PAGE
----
Marron agreed, saying that staff would be used only to provide available information, and would not have to attend every meeting.
They have to be “cautious” about the use of District 161`s resources, he said.
The feasibility study is the first step.
According to the ISBE, the consolidation and formation of a unit school district involves several steps:
Cook told Summit Hill officials if the referendum were on the spring 2019 ballot and passed, North could be reopened in the fall of 2021, according to the audio of the May 9 meeting.
- A petition would have to be filed by at least 50 residents or the respective school boards with the Regional Office of Education. The petition also would set the maximum tax rate of the proposed district.
- A public hearing is held by ROE.
- The regional superintendent would approve or deny the request within 14 days of the hearing
- The state superintendent would review information from the hearing and approve or deny the request within 21 days.
- If approved, the regional superintendent would certify the question to be placed on the ballot.
- Voters in both school districts would have to approve it in order to pass.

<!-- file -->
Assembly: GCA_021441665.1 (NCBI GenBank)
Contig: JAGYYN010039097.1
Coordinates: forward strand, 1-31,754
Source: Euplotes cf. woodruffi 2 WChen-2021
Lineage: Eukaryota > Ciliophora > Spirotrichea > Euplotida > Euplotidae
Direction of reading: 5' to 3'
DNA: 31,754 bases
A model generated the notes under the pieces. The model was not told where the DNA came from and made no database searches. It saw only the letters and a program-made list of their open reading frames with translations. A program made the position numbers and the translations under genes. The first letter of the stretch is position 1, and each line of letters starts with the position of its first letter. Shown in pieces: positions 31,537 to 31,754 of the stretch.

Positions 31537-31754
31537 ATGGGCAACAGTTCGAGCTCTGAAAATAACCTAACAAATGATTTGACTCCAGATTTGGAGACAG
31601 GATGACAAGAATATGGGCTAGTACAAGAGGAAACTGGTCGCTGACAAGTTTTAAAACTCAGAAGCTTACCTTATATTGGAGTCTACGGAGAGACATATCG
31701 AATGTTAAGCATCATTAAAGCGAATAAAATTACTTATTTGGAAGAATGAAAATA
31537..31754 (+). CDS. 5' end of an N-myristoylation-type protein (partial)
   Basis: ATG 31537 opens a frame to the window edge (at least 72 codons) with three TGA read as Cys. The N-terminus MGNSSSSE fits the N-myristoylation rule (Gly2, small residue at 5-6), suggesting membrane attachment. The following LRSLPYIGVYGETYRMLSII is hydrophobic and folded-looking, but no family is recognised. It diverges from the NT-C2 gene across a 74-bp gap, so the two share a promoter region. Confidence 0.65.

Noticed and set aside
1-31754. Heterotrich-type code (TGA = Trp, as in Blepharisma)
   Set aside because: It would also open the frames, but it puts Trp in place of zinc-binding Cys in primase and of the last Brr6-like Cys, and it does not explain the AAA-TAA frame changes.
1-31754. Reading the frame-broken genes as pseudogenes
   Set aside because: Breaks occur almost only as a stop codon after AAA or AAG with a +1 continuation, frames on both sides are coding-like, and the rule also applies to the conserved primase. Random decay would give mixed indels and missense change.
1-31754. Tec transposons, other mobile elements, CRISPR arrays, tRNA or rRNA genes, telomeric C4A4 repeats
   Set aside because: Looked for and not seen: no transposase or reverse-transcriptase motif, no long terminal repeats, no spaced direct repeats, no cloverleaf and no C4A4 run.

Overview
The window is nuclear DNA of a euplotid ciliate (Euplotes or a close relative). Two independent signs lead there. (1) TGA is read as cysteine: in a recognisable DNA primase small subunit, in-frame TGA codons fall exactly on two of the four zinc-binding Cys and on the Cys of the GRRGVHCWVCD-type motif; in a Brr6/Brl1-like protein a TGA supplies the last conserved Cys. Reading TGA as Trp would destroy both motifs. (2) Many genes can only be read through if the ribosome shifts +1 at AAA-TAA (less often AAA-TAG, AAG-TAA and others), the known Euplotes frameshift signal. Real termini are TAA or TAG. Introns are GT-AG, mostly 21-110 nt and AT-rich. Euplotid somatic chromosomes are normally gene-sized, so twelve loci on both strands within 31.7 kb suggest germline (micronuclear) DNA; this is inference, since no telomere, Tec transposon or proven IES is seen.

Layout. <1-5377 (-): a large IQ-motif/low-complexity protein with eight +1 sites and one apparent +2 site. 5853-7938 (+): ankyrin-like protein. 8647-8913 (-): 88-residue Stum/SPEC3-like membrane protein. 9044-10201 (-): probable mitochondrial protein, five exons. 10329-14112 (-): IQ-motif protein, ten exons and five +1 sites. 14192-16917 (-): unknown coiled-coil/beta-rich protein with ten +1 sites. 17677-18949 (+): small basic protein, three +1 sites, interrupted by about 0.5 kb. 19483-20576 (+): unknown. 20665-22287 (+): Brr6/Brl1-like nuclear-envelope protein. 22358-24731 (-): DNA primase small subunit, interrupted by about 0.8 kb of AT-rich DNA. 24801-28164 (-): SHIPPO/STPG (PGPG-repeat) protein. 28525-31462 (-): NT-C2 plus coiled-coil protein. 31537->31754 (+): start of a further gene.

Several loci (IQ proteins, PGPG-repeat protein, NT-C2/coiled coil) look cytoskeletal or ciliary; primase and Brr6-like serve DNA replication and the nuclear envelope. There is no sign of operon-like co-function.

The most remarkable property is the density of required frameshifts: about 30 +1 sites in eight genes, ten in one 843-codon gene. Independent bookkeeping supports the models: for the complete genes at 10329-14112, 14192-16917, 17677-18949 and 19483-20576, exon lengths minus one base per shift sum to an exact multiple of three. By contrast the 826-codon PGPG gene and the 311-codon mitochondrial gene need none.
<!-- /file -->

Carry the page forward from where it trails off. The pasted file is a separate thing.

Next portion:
- If a new unit district were established, it would elect a new board.
According to Cook`s presentation, the formation of a new unit district - District 161U - would not cost additional tax dollars, but would combine the taxes of both districts, and maintain home values.
According to his numbers, District 161 would be responsible for 23 percent of Lincoln-Way`s $246.7 million debt, or $56.7 million, which it could afford, if it consolidates.
While the “$100 million” school sits closed in their neighborhood, Lincoln-Way`s taxes are “guaranteed to rise” as it debt payments for the construction of North and West continue to increase from $17 million to $41 million over the next 15 years, and consolidation could prevent that “tax spike,” according to his presentation.